Elma Baron, MD, is Director of the Skin Study Center at UHC and CWRU. "We found the application of white tea extract protects critical elements of the skin's immune system, " Dr. Baron says. "Similar to the way oxidation causes a car to rust, oxidative stress of the skin causes a breakdown in cellular strength and function. The white tea extract protects against this stress. This study further demonstrates the importance of researching how plant products can actually protect the skin." Dr. Baron worked with Seth Stevens, MD, principal investigator for the study.
As part of the study, scientists applied a white tea extract cream to one patch of skin on the subject's buttock (skin that is not ordinarily exposed to much sunlight), while another area was left unprotected. Both areas were then exposed to artificial sunlight. Researchers then reapplied the white tea extract to the area previously coated. Three days later the scientists compared the patches of skin on a cellular level.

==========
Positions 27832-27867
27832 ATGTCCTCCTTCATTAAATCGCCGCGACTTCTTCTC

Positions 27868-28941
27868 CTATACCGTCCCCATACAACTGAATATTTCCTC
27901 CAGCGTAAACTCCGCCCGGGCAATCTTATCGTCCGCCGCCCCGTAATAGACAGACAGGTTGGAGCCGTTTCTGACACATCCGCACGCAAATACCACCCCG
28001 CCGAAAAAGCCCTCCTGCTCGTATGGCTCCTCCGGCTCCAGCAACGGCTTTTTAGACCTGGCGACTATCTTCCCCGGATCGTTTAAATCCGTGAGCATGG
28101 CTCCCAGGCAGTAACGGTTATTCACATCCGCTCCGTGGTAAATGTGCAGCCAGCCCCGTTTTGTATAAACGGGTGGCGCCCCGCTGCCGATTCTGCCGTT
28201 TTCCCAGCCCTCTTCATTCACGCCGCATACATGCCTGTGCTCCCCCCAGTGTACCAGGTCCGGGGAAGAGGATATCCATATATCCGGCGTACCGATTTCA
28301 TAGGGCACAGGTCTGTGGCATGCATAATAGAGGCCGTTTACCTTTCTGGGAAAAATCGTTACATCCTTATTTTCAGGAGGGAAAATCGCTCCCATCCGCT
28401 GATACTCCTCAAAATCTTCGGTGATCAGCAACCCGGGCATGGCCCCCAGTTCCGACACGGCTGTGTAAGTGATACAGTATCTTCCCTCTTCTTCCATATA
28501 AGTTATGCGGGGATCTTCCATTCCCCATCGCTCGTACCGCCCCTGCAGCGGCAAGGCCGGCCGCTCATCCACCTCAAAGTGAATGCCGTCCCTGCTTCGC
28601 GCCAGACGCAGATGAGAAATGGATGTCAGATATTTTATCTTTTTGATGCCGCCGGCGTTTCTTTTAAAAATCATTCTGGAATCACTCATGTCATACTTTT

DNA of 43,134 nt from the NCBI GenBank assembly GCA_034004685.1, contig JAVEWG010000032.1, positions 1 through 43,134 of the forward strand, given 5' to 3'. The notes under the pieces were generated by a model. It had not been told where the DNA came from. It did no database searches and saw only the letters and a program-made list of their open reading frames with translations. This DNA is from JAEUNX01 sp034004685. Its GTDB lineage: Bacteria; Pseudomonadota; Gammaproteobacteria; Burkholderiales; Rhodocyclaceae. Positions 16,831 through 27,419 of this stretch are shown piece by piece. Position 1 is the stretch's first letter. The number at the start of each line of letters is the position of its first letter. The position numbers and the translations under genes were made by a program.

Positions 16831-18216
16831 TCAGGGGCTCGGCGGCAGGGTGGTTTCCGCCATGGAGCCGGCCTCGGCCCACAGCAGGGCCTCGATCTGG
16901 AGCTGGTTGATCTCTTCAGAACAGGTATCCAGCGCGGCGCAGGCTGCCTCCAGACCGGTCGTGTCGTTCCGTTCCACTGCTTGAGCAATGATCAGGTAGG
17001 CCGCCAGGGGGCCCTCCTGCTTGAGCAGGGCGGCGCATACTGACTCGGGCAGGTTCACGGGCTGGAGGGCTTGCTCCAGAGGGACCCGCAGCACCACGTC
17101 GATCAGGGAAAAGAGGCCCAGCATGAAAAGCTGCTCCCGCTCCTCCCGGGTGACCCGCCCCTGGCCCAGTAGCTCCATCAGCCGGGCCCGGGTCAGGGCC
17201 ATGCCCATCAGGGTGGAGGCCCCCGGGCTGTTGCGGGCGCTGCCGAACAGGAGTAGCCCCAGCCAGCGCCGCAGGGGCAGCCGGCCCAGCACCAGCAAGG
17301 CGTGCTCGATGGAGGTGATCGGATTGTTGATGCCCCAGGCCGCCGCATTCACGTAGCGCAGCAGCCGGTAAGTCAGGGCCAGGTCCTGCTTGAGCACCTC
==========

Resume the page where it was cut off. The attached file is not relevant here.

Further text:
Here's what they looked for: In the immune system, the Langerhans cells in the outer layer of the skin (epidermis) are the outermost reach of the immune system, and are the first to recognize foreign agents. They are the sentinel cells or watchdog cells, essential in detecting germs and mutated proteins produced by cancerous cells; but, because of their location, the Langerhans cells are very sensitive to damage by sunlight. Scientists in the study found the white tea extract protected against the Langerhans cell oblite
Contact: Eric Sandstrom
University Hospitals of Cleveland